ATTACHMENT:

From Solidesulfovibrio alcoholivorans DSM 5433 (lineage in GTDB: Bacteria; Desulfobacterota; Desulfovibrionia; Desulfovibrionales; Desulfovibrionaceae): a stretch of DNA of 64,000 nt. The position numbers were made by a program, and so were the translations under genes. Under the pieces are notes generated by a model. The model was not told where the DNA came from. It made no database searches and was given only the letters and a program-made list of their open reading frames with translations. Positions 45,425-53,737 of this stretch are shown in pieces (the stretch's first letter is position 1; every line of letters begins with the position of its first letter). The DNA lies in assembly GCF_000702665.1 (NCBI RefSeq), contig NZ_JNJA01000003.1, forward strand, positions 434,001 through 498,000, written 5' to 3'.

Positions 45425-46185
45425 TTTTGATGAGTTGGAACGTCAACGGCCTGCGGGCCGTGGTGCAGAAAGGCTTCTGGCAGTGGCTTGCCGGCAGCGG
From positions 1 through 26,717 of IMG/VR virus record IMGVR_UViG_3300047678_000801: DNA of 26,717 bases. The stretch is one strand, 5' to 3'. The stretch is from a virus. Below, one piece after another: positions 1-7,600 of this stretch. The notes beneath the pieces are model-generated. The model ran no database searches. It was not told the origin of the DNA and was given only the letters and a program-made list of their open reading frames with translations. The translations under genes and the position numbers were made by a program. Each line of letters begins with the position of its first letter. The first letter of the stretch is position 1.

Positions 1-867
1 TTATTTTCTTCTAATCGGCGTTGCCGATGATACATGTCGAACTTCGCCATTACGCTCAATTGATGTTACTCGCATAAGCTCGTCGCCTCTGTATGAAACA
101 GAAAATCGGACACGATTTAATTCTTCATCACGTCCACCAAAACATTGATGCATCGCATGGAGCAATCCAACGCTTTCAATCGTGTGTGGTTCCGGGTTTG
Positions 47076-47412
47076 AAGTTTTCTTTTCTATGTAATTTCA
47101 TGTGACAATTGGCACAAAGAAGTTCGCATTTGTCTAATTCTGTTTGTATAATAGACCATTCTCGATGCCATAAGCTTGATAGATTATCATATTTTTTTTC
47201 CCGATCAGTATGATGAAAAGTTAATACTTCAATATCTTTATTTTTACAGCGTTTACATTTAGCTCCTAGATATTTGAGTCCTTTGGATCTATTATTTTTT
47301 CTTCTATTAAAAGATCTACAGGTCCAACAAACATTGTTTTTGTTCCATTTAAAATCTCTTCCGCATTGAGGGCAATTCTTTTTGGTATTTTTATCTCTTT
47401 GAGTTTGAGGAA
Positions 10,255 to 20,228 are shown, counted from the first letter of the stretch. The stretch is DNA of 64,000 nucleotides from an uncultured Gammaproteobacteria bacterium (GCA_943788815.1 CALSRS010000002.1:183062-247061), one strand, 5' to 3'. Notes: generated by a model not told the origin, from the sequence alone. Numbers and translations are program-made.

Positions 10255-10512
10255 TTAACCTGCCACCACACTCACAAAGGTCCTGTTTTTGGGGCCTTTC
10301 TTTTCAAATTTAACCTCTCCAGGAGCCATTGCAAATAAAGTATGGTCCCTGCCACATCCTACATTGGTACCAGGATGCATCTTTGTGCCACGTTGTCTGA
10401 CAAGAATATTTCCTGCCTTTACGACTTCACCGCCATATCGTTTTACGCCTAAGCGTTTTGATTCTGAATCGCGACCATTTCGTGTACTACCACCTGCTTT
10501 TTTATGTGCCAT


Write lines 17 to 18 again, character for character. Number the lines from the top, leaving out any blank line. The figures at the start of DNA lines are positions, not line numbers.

10301 TTTTCAAATTTAACCTCTCCAGGAGCCATTGCAAATAAAGTATGGTCCCTGCCACATCCTACATTGGTACCAGGATGCATCTTTGTGCCACGTTGTCTGA
10401 CAAGAATATTTCCTGCCTTTACGACTTCACCGCCATATCGTTTTACGCCTAAGCGTTTTGATTCTGAATCGCGACCATTTCGTGTACTACCACCTGCTTT